Chicago Bears 2018 NFL Draft: Late round pass rushers
Who are some later round edge rushers that the Chicago Bears could look into?
When looking at the Chicago Bears depth chart at edge rusher, they are going to draft someone at the position at some point. Sam Acho, Howard Jones, and Aaron Lynch would typically be the depth behind Leonard Floyd as the four-man pass rushing rotation. The fact of the matter is that even if they have an option in round two, or a middle round player, they could double dip in the fifth and seventh round, or fourth and sixth, any variation if they cannot land an early pass rusher.
Who are some of the potential high upside players who are going to fall into the late rounds?
Ade Aruna, Tulane
As a draft prospect, Aruna is definitely on the more raw side. However, from a height, weight, speed perspective, he can become one rare gem of this class. As a weight, adjust SPARQ athlete, he tested in the 85% percentile.
Aruna was used as a 3-4 defensive end at Tulane due to his size. However, his weight and athleticism have him transferring to the edge in the NFL.
A lot of what he can do in the NFL is projection which causes him to fall down draft boards. However, you can see his burst out of the breaks in the play below. He is leaping out of stance faster than anyone else.
Aruna is able to rip through the SMU offensive tackle and find the ball and pounce. The run stuffing of a defensive end out on the edge helps define a floor.
As for his pass rushing upside, his ability to attack his prey with this type of closing speed is something that you invest in the sixth or seventh round.
While Aruna comes into the NFL with 11 career sacks at the collegiate level spread out over four seasons there is something to invest in. The play below was a rare sight to see, but it shows something worth investing into. Getting this out of Aruna consistently would turn him into an impact player in this league. That late in the draft it is worth a shot.
Joe Ostman, Central Michigan
Ostman is an interesting prospect who did not get an invite to the combine but could be on teams radars in the late rounds. Ostman finished his career with 26 sacks and posted 13 as a Senior. At his Pro Day, his numbers tested him in the 76% percentile as a weight-adjusted athlete.
Ostman is is an awkward pass rusher with shorter legs who does not take long strides. He lacks real arm length too, and looks undersized as he typically is unable to utilize his size as a pass rusher.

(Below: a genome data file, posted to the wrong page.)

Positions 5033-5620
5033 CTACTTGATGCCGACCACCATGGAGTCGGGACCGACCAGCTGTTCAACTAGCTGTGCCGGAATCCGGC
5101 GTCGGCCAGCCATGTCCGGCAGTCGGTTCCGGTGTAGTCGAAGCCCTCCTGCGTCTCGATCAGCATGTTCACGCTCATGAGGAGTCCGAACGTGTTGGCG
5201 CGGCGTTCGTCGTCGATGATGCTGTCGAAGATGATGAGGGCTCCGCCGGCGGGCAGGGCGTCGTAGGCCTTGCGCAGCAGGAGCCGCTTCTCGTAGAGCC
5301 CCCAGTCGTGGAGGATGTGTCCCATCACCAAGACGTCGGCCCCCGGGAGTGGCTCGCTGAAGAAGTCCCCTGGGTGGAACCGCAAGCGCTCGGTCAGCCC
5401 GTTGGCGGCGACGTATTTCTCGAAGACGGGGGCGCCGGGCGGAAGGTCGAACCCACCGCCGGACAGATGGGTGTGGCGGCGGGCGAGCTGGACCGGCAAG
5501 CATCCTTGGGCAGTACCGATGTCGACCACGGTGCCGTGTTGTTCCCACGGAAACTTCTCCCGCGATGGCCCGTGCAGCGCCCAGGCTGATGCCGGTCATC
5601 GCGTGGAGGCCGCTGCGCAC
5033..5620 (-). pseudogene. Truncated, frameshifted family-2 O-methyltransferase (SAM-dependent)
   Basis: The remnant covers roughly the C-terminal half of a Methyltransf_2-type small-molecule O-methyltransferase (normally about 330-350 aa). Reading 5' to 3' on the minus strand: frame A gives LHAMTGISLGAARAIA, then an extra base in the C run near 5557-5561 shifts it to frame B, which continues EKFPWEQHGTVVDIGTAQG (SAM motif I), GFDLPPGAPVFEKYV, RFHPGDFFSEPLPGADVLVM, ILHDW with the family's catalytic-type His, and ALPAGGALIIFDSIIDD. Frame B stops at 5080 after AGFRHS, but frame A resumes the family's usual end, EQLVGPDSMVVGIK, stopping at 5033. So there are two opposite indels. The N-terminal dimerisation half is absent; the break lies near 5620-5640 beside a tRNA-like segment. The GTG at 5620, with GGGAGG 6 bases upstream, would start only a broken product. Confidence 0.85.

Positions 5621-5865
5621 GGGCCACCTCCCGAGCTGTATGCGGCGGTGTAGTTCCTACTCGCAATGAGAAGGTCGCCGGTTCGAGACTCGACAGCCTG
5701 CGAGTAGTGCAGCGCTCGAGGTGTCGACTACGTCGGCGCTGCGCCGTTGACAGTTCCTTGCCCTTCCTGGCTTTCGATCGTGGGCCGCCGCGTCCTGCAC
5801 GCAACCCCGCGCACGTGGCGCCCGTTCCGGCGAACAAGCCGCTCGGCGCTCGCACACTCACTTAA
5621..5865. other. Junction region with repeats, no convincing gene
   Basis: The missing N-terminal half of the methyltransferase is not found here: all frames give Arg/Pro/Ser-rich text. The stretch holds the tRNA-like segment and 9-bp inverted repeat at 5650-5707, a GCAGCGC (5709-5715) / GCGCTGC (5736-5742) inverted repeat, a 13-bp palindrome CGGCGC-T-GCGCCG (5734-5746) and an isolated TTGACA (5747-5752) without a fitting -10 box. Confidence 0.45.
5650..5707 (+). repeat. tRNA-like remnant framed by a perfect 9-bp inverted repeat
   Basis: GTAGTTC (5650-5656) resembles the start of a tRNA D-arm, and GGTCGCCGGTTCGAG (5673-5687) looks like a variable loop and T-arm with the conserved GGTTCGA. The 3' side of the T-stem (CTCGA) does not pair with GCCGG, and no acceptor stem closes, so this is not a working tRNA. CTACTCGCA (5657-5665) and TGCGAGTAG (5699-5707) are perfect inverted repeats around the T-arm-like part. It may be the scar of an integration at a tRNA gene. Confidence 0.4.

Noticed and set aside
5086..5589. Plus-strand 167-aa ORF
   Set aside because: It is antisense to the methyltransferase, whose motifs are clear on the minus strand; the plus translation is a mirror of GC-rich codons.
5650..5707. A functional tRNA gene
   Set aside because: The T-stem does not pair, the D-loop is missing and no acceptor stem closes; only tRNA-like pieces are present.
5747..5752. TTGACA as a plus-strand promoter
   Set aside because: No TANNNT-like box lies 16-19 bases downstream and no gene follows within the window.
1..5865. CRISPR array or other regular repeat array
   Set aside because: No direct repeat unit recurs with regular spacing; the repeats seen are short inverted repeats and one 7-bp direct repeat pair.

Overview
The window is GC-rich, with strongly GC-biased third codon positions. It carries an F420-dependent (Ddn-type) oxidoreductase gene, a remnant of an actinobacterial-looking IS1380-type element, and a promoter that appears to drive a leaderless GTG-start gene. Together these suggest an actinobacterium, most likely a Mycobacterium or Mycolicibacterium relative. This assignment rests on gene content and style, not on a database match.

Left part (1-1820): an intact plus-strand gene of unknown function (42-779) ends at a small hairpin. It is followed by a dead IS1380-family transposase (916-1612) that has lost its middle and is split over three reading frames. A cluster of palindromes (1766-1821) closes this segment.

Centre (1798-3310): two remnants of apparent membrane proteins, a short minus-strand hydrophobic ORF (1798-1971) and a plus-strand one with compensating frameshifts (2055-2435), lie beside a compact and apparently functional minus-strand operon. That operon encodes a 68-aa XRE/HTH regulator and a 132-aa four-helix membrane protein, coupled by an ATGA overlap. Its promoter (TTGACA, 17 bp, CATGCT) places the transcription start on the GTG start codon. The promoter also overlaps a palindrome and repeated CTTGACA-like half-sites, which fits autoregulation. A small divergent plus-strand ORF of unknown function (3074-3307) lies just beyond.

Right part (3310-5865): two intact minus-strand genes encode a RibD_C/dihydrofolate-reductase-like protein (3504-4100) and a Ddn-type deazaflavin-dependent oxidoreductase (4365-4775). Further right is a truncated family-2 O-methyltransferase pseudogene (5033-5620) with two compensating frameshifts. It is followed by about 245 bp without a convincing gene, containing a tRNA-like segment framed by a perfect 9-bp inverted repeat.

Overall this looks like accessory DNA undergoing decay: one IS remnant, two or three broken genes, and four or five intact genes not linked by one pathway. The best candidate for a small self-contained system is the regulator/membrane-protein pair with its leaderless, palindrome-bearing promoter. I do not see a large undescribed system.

Still, he is a worker bee with the technicality to make the jump to the NFL. Ostman has a full pass rushing repertoire. He can use a dip and has the speed to close with the power to take down the tall and almighty Josh Allen.
Ostman also has the swipe move while bending around the edge and a spin move with quick and precise footwork.
It is clear that Ostman works on his technique and he it shows as well on the field as he is a tough worker who fights until the play is over. Below, he is showing his understanding of hand technique. Ostman is maintaining separation from his lineman and is able to push off, and dip under him to help end a play.
Ostman can be seen finishing off plays consistently. His ambition in technique and on tape has a player with a high special teams floor. Still, with his athletic upside, there is potential to find a sack artist here.
Leon Jacobs, Wisconsin
You can take an easy glance at Leon Jacobs and tell why for as intriguing as he is, he is a late round flier in the NFL.
Jacobs has high upside due to his athleticism. There is no doubt about it, the can fly to the football.
Jacobs has a combination of speed and with a strong dip move, he is able to disrupt pockets.
However, he is going to have a tough hill to climb to make NFL relevance due to his size. Coming off of the edge, when he has his skill set put together, it is a great to watch. Below, he puts the tackle on skates but still does not have the strength to finish the sack.
He also is far too often flatted out of his path. Jacobs is raw and does not pass rush with a purpose. He does not use his hands well, unlike Ostman. Without any leverage to push away from the tackle, the tackle is able to seal him off to the outside as he does not have a plan to strike inside towards the ball.
Then there are his run diagnoses issues. Far too often he over pursues and takes himself out of plays early. Smart coaches notice it and against Florida Atlantic, Lane Kiffin made it a point to test Jacobs, and exposed his run diagnoses.
More from Bear Goggles On
- Franchise tag and transition tag windows open for Chicago Bears and NFL
- How the Chicago Bears can control the running back market in 2023
- The Chicago Bears can own the city of Chicago moving forward
- Chicago Bears NFL Combine Preview: Quarterback
- 7 best free agent tackle options for Chicago Bears
Jacobs is lined up on the right side in the play below. the play action to run up the middle has Jacobs putting his head down and plowing across the line of scrimmage. This sets up an easy running lane for the quarterback to expose for some cheap yards.
Jacobs is a player who may have a greater upside than Ostman due to his long frame and bend. However, there is much more safety in a selection of Ostman when it comes to getting him rotational snaps on the defensive side of the ball.
Ade Aruna has the higher ceiling than either pass rusher. Still, Ostman and Jacobs come with the floor of a special teams asset. It would be tough to get Aruna on too many different units due to his size. It leaves all three as differing options for the team to look over as the late rounds approach.